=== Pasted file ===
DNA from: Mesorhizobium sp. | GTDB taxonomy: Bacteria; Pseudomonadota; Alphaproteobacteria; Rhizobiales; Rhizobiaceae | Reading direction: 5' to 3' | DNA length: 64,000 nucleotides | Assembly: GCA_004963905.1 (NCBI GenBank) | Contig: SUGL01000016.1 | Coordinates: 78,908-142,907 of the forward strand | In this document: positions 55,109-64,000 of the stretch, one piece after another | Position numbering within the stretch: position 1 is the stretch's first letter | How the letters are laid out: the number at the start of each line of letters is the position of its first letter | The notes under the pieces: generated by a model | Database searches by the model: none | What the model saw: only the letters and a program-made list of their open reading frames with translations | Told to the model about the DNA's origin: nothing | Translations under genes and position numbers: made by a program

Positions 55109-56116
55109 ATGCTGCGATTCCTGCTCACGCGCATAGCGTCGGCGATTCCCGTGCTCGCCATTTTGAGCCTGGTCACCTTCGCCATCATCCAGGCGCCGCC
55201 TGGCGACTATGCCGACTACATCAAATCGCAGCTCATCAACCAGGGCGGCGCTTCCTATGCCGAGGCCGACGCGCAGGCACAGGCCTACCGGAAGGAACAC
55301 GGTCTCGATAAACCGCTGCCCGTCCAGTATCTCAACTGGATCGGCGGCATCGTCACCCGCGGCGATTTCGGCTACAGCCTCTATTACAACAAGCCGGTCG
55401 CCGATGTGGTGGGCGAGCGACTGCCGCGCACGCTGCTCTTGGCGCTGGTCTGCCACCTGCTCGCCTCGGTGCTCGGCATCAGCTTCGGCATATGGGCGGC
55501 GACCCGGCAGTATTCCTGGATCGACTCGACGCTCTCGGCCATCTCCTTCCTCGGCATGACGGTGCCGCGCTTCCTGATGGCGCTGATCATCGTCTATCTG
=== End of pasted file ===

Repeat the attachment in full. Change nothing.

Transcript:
DNA from: Mesorhizobium sp. | GTDB taxonomy: Bacteria; Pseudomonadota; Alphaproteobacteria; Rhizobiales; Rhizobiaceae | Reading direction: 5' to 3' | DNA length: 64,000 nucleotides | Assembly: GCA_004963905.1 (NCBI GenBank) | Contig: SUGL01000016.1 | Coordinates: 78,908-142,907 of the forward strand | In this document: positions 55,109-64,000 of the stretch, one piece after another | Position numbering within the stretch: position 1 is the stretch's first letter | How the letters are laid out: the number at the start of each line of letters is the position of its first letter | The notes under the pieces: generated by a model | Database searches by the model: none | What the model saw: only the letters and a program-made list of their open reading frames with translations | Told to the model about the DNA's origin: nothing | Translations under genes and position numbers: made by a program

Positions 55109-56116
55109 ATGCTGCGATTCCTGCTCACGCGCATAGCGTCGGCGATTCCCGTGCTCGCCATTTTGAGCCTGGTCACCTTCGCCATCATCCAGGCGCCGCC
55201 TGGCGACTATGCCGACTACATCAAATCGCAGCTCATCAACCAGGGCGGCGCTTCCTATGCCGAGGCCGACGCGCAGGCACAGGCCTACCGGAAGGAACAC
55301 GGTCTCGATAAACCGCTGCCCGTCCAGTATCTCAACTGGATCGGCGGCATCGTCACCCGCGGCGATTTCGGCTACAGCCTCTATTACAACAAGCCGGTCG
55401 CCGATGTGGTGGGCGAGCGACTGCCGCGCACGCTGCTCTTGGCGCTGGTCTGCCACCTGCTCGCCTCGGTGCTCGGCATCAGCTTCGGCATATGGGCGGC
55501 GACCCGGCAGTATTCCTGGATCGACTCGACGCTCTCGGCCATCTCCTTCCTCGGCATGACGGTGCCGCGCTTCCTGATGGCGCTGATCATCGTCTATCTG